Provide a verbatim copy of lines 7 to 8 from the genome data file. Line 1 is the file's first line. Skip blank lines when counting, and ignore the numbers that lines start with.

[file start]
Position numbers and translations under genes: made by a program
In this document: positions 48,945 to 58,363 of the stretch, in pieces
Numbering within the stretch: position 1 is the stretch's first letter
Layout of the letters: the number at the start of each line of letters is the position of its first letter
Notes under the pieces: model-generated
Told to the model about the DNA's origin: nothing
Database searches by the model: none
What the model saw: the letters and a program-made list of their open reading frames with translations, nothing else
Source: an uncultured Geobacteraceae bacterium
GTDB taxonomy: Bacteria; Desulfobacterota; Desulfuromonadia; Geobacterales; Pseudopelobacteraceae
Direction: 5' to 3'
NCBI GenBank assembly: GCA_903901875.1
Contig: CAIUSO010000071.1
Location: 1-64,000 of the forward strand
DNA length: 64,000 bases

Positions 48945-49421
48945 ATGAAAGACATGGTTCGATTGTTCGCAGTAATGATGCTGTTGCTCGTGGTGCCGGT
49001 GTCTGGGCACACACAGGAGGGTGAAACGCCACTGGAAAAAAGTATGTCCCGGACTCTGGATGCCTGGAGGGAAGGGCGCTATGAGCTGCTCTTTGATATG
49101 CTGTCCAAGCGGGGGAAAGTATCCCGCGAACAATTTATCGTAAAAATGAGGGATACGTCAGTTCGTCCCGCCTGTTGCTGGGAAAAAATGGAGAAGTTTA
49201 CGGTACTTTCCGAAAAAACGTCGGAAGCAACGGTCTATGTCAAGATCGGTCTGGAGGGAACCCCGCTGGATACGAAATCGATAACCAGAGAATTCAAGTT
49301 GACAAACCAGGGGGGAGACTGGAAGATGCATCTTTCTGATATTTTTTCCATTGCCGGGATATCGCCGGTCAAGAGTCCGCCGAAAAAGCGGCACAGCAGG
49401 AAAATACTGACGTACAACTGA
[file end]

Database searches by the model: none
What the model saw: the letters and a program-made list of their open reading frames with translations, nothing else